Although it isn’t meant to be a 1-to-1 analogy, I do prefer it with both RGB and CYMK present, because otherwise it’s possible to make a colour with only one slider moved from 0, defeating the point of the analogy, while with both scales present moving any one slider means at least two other sliders also move from 0, so it’s always a combination of traits. I think we’ve talked before about how it seems that when you research any one trait there are always theories implying that it causes or at least affects the others, so it amused me how apt that actually was (although it wouldn’t be such a direct relationship, of course).

      This was by far the shortest (and least illustrated) version of this article I’ve drafted/scripted. One previous draft goes into exhaustive detail about how the different sliders might map onto different traits or different ways of looking at autism, but ultimately I decided that this streamlined version without labelled sliders and with a ‘autism isn’t really about colours!’ disclaimer in the caption was much more effective. This is really just introducing the idea that there’s diversity and lots of traits involved. Actually going into specifics makes it harder to take that in.

      I was a bit sad about losing my extended analogy with the electromagnetic spectrum from a pervious draft. There was a good bit about how as our diagnostic instruments improve in accuracy the visible spectrum widened to include violet and darker red and how perhaps with time more fringes of ultraviolet and infrared will be included (with speculation about what those might be). But again, it was all very clever but not actually making the single point the analogy was meant to be making (and again, I implied all this in a caption instead).

      Thinking the analogy through to the extremes helped me to make better diagrams, a tighter analogy and to address potential weaknesses in a concise way, I think. It’s really knowing what to leave out and what to keep in that’s the key – being an editor as well as being a writer.

      Ironically I took so long to finish the original drafts that I became ‘distant’ enough from the idea to treat it as someone else’s work, and so ‘collaborate’ with myself. I’m now thinking I should stockpile imperfect draft ideas as I come up with them so I can develop the good ones at some point down the line. Although I do also want to keep momentum and get a new post out for Friday.

      (I’ll stop this rambling now before it becomes longer than the article!)

      • Neil Oliver

        Hi, thanks for the main post above, interesting food for thought. I think publishing it in te current shorter form was the right way to go. thoughts can be expanded upon in later posts, but if you loose people with an over lengthy and convoluted post, then they’ve gone. I look forward to reading more.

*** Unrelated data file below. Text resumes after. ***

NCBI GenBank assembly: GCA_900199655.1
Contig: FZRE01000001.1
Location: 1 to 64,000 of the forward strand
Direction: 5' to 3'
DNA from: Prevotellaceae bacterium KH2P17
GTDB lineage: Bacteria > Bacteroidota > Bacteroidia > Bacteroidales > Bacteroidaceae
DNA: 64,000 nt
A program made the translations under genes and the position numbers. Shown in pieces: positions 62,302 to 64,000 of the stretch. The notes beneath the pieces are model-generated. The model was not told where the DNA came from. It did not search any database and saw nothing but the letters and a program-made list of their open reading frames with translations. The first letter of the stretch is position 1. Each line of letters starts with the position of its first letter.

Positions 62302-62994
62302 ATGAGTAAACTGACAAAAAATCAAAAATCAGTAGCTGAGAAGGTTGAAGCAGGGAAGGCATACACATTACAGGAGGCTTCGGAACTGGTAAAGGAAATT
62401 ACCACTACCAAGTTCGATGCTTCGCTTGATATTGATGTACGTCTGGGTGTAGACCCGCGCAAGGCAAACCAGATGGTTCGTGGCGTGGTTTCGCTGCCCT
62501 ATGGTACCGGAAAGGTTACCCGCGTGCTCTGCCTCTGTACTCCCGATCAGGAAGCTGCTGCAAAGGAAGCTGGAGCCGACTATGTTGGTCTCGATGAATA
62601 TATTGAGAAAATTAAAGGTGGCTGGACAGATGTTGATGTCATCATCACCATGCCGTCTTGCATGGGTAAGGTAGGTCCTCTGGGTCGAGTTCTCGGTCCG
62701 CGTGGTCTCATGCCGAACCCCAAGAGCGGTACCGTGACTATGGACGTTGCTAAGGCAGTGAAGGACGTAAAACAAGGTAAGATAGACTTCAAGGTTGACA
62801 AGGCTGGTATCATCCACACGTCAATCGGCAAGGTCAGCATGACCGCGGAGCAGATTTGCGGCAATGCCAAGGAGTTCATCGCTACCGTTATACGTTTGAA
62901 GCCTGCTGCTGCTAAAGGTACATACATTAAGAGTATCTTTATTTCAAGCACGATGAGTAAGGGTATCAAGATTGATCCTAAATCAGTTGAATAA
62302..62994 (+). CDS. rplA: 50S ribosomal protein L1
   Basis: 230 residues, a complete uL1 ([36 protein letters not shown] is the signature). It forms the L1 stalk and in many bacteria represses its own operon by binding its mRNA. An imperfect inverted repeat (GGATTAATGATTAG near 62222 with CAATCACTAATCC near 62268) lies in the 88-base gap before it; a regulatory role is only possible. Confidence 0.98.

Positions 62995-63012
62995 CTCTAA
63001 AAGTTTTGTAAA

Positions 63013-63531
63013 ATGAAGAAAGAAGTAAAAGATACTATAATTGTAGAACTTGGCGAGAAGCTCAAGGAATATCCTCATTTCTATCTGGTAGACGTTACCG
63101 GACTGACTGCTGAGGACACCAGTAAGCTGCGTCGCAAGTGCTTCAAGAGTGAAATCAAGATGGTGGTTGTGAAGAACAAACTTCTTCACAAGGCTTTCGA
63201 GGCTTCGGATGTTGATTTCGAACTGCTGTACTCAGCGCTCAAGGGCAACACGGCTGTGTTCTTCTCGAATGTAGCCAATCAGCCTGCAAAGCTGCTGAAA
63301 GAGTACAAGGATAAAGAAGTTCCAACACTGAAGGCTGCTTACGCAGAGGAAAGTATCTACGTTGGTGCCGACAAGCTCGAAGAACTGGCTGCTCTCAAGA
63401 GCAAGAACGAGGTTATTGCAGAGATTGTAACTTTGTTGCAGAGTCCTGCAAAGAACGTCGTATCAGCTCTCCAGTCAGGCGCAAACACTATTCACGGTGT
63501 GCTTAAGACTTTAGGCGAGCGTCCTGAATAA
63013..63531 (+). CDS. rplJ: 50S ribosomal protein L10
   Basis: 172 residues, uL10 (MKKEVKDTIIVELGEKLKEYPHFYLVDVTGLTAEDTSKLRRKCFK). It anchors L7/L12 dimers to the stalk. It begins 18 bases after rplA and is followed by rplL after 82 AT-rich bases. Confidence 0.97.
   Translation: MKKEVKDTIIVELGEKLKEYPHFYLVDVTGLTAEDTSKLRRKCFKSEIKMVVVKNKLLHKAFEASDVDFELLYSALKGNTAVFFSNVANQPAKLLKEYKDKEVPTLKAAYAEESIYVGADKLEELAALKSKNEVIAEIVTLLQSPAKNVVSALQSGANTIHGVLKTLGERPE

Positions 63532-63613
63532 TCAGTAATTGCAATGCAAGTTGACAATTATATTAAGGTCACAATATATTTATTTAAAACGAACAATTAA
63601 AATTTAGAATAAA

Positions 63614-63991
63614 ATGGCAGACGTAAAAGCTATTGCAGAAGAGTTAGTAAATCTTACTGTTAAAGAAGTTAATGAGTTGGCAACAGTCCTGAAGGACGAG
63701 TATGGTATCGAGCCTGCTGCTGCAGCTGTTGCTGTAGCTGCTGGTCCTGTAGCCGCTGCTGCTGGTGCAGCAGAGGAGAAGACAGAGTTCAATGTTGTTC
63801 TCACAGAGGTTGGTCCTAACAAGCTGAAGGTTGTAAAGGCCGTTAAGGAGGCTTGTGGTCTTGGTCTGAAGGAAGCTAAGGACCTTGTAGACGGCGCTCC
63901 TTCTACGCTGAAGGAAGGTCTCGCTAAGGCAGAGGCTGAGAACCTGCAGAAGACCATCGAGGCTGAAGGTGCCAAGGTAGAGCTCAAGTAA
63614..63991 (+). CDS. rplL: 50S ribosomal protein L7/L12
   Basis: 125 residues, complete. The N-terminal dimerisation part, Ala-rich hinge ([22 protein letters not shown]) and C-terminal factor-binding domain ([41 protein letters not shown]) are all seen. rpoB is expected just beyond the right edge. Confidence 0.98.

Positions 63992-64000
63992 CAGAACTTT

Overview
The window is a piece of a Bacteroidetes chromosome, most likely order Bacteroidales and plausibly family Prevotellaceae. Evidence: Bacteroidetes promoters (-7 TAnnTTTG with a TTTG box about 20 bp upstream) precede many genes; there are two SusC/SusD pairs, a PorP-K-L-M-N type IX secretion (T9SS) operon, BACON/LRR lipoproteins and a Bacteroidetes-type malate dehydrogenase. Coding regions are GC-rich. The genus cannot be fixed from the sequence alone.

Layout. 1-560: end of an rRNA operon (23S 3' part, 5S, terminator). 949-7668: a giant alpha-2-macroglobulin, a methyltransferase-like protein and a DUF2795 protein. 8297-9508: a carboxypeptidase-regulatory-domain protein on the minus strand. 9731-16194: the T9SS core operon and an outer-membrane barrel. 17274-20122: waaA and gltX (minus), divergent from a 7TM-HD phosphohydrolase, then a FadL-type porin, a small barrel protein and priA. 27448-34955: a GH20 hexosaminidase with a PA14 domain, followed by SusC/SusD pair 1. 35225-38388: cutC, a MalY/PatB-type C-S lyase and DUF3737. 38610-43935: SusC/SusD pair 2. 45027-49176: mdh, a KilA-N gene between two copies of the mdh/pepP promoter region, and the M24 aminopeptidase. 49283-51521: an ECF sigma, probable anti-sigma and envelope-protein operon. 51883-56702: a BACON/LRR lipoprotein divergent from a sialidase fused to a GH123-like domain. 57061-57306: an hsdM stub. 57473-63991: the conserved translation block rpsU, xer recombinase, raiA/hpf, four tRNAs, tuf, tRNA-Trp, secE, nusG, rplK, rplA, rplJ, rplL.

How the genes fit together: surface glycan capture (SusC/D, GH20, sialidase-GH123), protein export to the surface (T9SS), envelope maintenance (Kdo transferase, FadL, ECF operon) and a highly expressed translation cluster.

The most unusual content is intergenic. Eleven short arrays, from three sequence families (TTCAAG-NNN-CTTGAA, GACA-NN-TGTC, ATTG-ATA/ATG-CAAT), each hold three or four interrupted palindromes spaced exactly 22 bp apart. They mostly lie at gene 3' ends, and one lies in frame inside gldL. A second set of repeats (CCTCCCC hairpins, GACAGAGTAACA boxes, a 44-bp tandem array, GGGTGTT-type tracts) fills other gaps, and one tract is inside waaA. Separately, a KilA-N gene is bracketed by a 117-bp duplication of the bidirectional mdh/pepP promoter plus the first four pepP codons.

• http://quarridors.wordpress.com/ Nat Titman

          Thanks, I’m definitely learning what to edit out and what’s worth keeping in to make an impactful well structured post. It’s not something I do naturally.

      • sleepwakehopeandthen

        Oooh! Can you please also post the longer one at some point! I love really long analogies! And labelled things!

        It sounds exciting.

        • http://quarridors.wordpress.com/ Nat Titman

          Unfortunately it would take a lot of work because about half of it is descriptions of illustrations that I’m yet to draw. Maybe I’ll come back to it at some point in the future though.

          • sleepwakehopeandthen

            Oh that makes sense, then.

  • http://bjforshaw.wordpress.com/ Ben Forshaw

    After a little thought I realized this maps onto my own understanding of the spectrum as being multidimensional, each dimension being orthogonal to the others and representing a different facet of autism, so where anybody lies is represented by a vector.

    I *like* the colors because they make this a whole lot easier to explain — and you don’t need to push math at people! :)

    • http://quarridors.wordpress.com/ Nat Titman

      Thanks! And it also gets all that across while still fitting into something that could reasonably be called a colour spectrum :)

  • Leah Kelley

    I really appreciate this explanation: so accessible and such a great response to that too oft’ heard phrase “all of us are on the spectrum somewhere…”
    Thank you for framing this is a visual way – it really makes it easier to explain to others.

    • http://quarridors.wordpress.com/ Nat Titman

      Thanks! Glad you’ve found it useful :)

      • Leah Kelley

        Very much so – have shared widely! :)

  • aJanuary

    The idea of multiple facets combining to make an individual is something I’ve been thinking about a lot recently with regards to sexuality. The color space analogy is a nice one.

    This post has made me realise that I was still thinking about autism as a linear spectrum with discrete labels, but the multi-trait view makes a lot more sense. I think it’s probably applicable in most situations where we currently think of linear spectrums.

    Thank you for prodding me in that direction with autism.

    • http://quarridors.wordpress.com/ Nat Titman